The D.C. council member’s visit to Washington’s Holocaust Museum was meant to be a “conciliatory” gesture to help repair relations after he sparked outrage for saying Jews control the weather.
But Trayon White only compounded his problems when he defended Nazis during a guided tour of the museum Wednesday and then left early.
White was at the museum viewing a 1935 photograph of a woman surrounded by Nazi soldiers with a sign hanging from her neck that read: “I am a German girl and allowed myself to be defiled by a Jew.”
The council member, the Washington Post reported, asked of the Nazis, “Are they protecting her?”
“No,” the guide explained. “They’re marching her through.”
White replied: “Marching through is protecting.”
The guide interjected: “I think they’re humiliating her.”
The Post said that in addition, an aide of White’s who stayed behind for the entire tour compared the Jewish ghetto in Warsaw to gated communities.
In attendance at the tour was Rabbi Batya Glazer, a director of the Jewish Community Relations Council of Greater Washington, who corrected the aide.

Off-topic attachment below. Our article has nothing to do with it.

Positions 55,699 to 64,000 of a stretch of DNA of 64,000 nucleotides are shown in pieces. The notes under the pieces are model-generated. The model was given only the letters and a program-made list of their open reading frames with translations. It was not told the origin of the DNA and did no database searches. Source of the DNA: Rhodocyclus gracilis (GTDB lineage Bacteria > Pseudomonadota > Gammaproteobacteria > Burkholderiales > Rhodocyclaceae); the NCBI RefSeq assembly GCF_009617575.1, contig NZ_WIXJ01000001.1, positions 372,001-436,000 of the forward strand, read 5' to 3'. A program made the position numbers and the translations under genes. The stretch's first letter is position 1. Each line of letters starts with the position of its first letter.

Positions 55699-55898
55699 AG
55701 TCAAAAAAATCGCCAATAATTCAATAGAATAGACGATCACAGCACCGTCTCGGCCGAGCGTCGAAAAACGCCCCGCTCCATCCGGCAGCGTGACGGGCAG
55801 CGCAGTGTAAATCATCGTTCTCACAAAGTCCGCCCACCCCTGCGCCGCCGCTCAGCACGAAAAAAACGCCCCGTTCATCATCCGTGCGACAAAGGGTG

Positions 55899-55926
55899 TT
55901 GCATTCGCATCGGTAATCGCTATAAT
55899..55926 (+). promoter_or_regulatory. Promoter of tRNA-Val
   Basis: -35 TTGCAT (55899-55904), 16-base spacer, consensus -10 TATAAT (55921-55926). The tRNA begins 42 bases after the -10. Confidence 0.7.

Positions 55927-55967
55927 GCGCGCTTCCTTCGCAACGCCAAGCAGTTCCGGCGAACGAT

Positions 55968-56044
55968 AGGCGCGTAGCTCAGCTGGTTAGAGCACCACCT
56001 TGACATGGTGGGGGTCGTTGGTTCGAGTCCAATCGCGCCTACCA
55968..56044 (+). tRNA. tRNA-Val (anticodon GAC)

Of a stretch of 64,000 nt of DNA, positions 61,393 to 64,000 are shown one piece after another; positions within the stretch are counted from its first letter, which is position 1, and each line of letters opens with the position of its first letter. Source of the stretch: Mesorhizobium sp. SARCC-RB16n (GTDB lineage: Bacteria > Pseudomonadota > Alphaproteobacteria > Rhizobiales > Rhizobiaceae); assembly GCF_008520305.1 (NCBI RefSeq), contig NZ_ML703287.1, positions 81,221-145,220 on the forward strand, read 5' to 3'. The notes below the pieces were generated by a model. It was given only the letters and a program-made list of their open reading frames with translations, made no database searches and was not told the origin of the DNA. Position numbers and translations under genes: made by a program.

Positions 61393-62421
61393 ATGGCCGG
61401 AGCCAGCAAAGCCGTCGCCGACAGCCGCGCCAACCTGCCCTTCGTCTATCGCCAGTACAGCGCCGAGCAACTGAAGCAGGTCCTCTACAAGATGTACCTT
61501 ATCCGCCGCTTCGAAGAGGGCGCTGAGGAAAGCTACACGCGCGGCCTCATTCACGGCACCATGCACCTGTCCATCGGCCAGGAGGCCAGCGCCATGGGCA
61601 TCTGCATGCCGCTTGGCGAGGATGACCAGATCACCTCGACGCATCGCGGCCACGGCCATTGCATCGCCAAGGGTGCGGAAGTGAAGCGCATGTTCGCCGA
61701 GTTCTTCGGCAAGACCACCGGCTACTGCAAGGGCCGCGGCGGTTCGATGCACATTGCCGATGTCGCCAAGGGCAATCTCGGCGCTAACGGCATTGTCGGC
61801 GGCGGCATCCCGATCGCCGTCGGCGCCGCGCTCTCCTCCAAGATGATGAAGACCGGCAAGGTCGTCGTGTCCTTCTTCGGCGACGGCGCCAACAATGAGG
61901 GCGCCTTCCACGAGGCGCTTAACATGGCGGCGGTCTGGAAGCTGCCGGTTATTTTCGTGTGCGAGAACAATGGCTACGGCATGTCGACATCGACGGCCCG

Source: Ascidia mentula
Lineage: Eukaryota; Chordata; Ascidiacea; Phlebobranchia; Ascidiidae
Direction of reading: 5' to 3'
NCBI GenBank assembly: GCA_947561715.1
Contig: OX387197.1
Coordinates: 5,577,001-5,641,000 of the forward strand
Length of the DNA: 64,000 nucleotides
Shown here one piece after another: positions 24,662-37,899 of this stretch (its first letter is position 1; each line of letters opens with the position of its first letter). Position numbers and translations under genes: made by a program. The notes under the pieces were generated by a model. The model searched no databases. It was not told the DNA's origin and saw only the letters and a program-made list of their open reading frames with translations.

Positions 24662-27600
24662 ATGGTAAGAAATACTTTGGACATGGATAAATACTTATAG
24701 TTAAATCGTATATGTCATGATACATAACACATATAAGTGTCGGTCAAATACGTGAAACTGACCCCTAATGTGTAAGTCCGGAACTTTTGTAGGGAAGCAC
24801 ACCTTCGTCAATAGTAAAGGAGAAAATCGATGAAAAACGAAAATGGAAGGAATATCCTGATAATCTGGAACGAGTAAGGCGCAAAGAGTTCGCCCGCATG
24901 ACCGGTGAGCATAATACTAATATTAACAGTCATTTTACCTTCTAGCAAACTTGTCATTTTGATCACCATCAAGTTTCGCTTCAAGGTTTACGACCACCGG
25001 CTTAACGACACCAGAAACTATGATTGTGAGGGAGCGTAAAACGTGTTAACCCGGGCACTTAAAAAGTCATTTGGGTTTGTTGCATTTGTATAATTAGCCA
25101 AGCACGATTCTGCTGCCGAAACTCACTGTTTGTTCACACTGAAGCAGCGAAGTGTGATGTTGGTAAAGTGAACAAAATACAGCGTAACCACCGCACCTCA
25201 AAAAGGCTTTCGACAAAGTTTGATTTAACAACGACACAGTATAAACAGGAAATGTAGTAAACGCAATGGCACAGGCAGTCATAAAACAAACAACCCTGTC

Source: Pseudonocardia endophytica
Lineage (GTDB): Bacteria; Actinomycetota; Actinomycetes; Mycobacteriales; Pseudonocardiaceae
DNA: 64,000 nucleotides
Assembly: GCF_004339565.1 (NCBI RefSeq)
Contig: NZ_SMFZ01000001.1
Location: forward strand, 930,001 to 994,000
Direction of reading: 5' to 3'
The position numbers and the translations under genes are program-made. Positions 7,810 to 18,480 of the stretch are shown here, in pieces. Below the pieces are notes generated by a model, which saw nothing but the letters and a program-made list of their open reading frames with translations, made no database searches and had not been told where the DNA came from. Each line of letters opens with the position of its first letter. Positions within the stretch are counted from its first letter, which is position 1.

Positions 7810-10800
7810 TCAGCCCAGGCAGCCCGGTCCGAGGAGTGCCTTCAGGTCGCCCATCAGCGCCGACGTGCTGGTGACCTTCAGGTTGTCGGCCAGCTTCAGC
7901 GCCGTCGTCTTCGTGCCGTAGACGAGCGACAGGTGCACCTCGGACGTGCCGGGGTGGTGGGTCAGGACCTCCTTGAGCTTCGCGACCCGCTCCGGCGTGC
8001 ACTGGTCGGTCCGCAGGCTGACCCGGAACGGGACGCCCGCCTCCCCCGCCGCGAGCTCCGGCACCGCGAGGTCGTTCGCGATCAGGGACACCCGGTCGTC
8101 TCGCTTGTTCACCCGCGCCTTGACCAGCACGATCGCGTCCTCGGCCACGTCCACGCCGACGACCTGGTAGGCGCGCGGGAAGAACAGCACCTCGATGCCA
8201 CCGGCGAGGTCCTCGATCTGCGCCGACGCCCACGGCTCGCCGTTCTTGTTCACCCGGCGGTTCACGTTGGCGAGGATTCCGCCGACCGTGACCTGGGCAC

“Yeah, I wouldn’t call it a gated community,” she said. “More like a prison.”
New York magazine writer Jonathan Chait commented on White’s visit in a tweet.
“Free advice for any pol who has to visit the Holocaust Museum to prove he’s not anti-Semitic: Just assume the Nazis are the bad guys in all the exhibits,” he wrote.
The guided tour was an attempt to make amends for a Facebook post White made in March.
He posted a video critical of the Rothschilds, the prominent Jewish family descended from a wealthy banker who lived in Germany during the 18th century.
“Man, it just started snowing out of nowhere this morning, man. Y’all better pay attention to this climate control, man, this climate manipulation,” he wrote.
“And D.C. keep talking about, ‘We a resilient city.’ And that’s a model based off the Rothschilds controlling the climate to create natural disasters so they can pay for to own the cities, man. Be careful.”
The Post said White initially expressed surprise that his post was interpreted as anti-Semitic.
Later, he apologized after consulting with a Jewish advocacy group.
“This kind of anti-Semitism is unacceptable in any public official,” said Rabbi Daniel Zemel of Temple Micah in Washington.
“This so diminishes what America is about and adds to the oppressive feeling going on in the country right now.”
After the criticism of his Facebook post, White said he works “hard everyday to combat racism and prejudices of all kinds.”
“I want to apologize to the Jewish Community and anyone I have offended,” he said at the time.